Hormonal changes – For women, fluctuations in estrogen will trigger a headache. Women with a history of migraines often experience migraines before or during their periods.
Foods and beverages – Salty foods, processed meats, and aged cheese can bring on a migraine. Skipping meals will also produce a migraine. Food additives, such as aspartame, wine, and caffeine-high drinks will produce headaches.
Stress – Emotional and physical stress is known to produce a headache.
Sensory stimuli – This includes bright lights, sun glare, and loud sounds, as well as paint thinner, secondhand smoke, and perfume.
Changes in the weather – This is due to barometric pressure, excessive heat, and cold temperatures.
Family history – This type of headache tends to run in families.
Sex – Women are three times more likely to suffer from this type of headache.
Pregnancy – Being pregnant is a risk factor for migraines.
Abortive agents – To stop a migraine attack, the doctor can prescribe triptans, such as Imitrex, Zomig, and Maxalt.
Preventive medications – Antidepressants are used for prevention, such as amitriptyline and nortriptyline. In addition selective serotonin reuptake inhibitors (SSRIs) (Zoloft, Prozac, and Paxil) and norepinephrine reuptake inhibitors (SNRIs) (Cymbalta and Effexor) are used to raise levels of brain chemicals.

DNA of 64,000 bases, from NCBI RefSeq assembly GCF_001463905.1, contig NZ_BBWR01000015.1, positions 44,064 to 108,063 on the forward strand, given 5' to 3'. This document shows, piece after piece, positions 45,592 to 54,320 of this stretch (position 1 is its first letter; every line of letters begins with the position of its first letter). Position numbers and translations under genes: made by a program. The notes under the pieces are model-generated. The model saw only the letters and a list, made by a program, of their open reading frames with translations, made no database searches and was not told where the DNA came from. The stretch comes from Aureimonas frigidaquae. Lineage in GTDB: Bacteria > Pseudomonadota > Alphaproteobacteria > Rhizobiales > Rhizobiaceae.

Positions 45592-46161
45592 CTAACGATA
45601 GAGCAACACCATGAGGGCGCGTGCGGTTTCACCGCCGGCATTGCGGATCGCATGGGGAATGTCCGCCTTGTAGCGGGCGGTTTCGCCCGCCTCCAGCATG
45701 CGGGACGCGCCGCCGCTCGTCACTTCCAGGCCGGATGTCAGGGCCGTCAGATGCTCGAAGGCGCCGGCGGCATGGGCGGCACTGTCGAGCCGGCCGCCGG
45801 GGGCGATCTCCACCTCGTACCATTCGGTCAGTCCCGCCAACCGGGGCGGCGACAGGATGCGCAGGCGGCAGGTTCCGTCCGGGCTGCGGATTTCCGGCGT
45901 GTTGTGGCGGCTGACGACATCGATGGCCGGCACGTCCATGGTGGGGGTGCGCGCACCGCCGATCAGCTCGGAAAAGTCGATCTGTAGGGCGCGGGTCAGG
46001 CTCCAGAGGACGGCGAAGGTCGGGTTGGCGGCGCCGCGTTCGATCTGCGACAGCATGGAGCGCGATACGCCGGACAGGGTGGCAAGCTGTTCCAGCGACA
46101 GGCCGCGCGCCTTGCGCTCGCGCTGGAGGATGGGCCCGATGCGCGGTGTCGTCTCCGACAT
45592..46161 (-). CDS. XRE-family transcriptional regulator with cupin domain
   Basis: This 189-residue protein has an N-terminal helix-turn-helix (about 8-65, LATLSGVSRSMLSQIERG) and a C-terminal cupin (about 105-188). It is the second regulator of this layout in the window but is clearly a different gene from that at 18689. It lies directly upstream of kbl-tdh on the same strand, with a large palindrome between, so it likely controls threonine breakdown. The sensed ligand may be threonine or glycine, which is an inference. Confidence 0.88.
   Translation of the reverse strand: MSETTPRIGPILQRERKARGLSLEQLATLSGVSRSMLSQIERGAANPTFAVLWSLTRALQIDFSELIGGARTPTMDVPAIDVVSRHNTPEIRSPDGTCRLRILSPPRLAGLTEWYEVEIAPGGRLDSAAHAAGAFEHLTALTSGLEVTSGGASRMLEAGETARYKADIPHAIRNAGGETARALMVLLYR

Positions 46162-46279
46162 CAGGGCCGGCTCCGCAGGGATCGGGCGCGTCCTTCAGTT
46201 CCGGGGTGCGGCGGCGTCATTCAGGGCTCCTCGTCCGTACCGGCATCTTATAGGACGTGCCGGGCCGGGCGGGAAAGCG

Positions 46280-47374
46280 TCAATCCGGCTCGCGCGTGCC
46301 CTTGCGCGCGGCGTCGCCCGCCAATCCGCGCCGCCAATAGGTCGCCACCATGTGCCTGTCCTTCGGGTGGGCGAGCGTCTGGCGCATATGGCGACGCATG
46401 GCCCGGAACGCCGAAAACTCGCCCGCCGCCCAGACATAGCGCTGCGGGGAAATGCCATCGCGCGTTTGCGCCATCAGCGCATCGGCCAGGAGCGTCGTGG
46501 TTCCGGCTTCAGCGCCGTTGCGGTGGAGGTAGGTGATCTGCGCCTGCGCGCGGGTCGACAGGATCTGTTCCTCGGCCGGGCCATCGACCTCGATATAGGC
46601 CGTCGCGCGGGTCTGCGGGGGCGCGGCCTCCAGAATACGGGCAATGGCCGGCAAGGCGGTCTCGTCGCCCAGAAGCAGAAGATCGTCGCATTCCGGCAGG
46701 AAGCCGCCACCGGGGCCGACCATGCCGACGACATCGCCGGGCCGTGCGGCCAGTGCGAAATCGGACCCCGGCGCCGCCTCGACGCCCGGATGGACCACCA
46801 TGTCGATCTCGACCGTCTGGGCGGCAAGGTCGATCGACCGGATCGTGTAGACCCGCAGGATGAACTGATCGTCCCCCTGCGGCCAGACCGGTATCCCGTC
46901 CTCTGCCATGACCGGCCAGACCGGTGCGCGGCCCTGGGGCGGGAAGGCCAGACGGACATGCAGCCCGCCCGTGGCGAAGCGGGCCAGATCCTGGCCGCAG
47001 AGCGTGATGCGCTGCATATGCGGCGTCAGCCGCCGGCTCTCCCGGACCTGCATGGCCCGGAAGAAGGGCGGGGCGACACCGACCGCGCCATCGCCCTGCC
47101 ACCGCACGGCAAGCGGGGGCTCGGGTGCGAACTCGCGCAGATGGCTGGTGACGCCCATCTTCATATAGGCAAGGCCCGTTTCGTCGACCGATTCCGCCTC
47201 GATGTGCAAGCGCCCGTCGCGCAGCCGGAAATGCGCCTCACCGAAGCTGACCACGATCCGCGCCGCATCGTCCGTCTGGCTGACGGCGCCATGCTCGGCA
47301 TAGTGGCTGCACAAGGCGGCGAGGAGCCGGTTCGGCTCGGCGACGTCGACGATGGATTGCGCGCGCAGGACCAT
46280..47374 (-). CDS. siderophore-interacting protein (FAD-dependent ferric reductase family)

Radiofrequency denervation – The doctor can use radiofrequency energy to destroy a portion of the nerve root and disrupt pain signal transmission. A needle is inserted between the cervical vertebrae using x-ray guidance. In a recent clinical study, this procedure had a 75% efficacy rate.
Botox – The neurotoxin botulinum toxin type A is used for preventing migraines. To paralyze and block acetylcholine release from the nerve cells, the doctor uses a tiny needle to make several injections along the temples, forehead, back of neck, and jaw. A recent study found that Botox was effective for reducing the symptoms of migraine headache, as well as the severity of the pain.
Acupuncture – This procedure involves inserting fine needles into the back of the neck. Based on studies, this stimulates the release of endorphins (feel-good chemicals) from the brain and into circulation. In a large research study, acupuncture was found to be better than placebo for the treatment of headaches.
Sphenopalatine ganglion block (SPB) – This involves injecting the sphenopalatine ganglion nerves with a long-acting anesthetic. The procedure involves numbing a nostril, and inserting a catheter through to reach the targeted nerves. In a recent randomized clinical trial, participants had a mild decrease in migraine headache pain after the SPB.
Radiofrequency denervation – If the SPB works with an anesthetic, the doctor may decide to use radiofrequency energy to destroy the nerves or a portion of the root. One clinical study showed that this procedure had a 75% success rate.